Tammy Carson combines rare qualities of ambition with a passionate desire to make an impact.
Born and raised in Bridgeport, Connecticut, Carson has steadily been rising up the ranks since graduating from the UConn School of Business. The school’s reputable program is renowned for producing exceptional leaders who have gone on to forge successful careers in business and management.
Carson’s first stint straight out of college was Deloitte. Later she spent three years at the certified B Corporation Rescue. Leveraging her consulting skills for social change, she worked on an FDA marketing campaign aimed at eliminating tobacco usage among multicultural teens. “I am very passionate about pouring into the next generation and making sure they think about how their decision making affects them, in this case, healthy lifestyles,” says 31-year-old Carson.
A personal recommendation set things in motion for Carson to stumble upon the Flatiron School Atlanta Campus Director role. Unsurprisingly, she nabbed the job.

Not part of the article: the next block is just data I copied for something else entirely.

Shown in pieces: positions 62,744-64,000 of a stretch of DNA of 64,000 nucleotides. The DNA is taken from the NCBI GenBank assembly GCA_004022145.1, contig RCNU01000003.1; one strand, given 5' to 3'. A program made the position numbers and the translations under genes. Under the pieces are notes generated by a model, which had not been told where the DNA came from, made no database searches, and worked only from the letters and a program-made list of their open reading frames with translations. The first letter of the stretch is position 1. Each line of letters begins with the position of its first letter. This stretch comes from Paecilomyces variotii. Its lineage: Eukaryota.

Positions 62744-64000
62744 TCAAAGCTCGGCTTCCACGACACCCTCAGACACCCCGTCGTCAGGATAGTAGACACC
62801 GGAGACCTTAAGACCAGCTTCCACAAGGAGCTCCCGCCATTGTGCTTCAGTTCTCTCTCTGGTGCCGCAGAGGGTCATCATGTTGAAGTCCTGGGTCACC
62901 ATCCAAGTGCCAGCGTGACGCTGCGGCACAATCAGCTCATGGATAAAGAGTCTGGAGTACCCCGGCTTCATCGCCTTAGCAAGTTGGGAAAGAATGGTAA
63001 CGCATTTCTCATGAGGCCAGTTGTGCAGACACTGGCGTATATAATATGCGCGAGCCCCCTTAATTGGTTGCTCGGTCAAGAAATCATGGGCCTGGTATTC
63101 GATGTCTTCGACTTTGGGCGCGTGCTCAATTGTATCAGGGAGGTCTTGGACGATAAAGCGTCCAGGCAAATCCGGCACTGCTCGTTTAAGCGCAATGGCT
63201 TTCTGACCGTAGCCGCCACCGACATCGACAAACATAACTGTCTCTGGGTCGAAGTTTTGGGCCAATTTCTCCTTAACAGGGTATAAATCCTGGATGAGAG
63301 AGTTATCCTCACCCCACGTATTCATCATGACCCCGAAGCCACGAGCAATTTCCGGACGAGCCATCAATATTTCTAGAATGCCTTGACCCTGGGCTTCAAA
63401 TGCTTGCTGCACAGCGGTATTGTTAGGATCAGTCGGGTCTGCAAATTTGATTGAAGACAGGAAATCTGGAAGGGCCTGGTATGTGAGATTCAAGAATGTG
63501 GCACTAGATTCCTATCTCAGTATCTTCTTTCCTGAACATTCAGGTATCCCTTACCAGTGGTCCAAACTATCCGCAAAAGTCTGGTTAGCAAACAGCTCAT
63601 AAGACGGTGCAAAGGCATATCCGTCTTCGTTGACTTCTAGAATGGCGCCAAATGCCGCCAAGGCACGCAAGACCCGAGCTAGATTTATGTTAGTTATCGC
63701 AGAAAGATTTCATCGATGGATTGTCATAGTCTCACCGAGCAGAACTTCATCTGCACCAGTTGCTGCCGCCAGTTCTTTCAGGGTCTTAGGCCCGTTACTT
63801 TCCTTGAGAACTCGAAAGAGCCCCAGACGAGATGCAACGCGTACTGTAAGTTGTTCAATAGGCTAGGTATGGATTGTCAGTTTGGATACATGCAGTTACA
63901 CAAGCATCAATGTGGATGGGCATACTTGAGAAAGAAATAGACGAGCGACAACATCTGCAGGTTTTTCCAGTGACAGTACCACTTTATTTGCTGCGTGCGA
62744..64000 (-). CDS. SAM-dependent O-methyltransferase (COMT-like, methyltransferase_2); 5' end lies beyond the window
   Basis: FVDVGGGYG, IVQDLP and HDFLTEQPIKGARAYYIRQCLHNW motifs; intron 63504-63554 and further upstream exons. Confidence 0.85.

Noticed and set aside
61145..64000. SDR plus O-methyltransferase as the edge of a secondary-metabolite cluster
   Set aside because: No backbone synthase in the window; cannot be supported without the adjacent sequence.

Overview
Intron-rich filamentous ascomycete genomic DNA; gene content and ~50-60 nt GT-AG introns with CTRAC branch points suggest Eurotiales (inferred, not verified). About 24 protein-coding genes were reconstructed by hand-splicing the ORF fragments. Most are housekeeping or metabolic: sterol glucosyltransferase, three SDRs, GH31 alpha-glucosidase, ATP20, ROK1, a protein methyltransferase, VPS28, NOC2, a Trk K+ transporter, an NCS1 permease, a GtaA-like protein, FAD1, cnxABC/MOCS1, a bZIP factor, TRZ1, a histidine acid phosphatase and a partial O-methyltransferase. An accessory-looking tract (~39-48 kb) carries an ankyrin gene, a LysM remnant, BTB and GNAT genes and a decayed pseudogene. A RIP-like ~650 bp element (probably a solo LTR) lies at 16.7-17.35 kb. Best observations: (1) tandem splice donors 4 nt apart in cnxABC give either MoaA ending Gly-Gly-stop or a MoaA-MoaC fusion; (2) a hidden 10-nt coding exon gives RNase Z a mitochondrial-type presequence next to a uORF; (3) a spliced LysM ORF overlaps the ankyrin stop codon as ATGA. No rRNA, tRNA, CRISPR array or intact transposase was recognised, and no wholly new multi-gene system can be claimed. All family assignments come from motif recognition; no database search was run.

She joined last July just in time to settle down before the school opened its doors to its very first cohort of students on October 29th. Since then it has been full-on. Her role includes everything from managing the educational programs, fostering community partnerships, and establishing the brand in a competitive new market.
So far Flatiron School Atlanta has graduated three cohorts. Graduates have landed developer and software engineering roles at reputable local firms such as ParkMobile, Cox Enterprises, and Tin Roof Software.
Now, there’s even more opportunity. Last month Flatiron School Atlanta launched its first in-person 15-week Data Science bootcamp. “We are super excited about launching the data science course. Our goal is to launch and propel the next round of data scientists in Atlanta.”
In fact, Carson sees her role as more than a nine-to-five. “Our mission is for people to change things in their lives through education. We’re creating a community for individuals looking to transform their prospects and transition their careers to the world of tech. We truly believe that Flatiron is the best way to go.”
“I like to be impactful; I like to see the needle moving. During my career, I’ve had one goal and one goal only and that’s to help people.”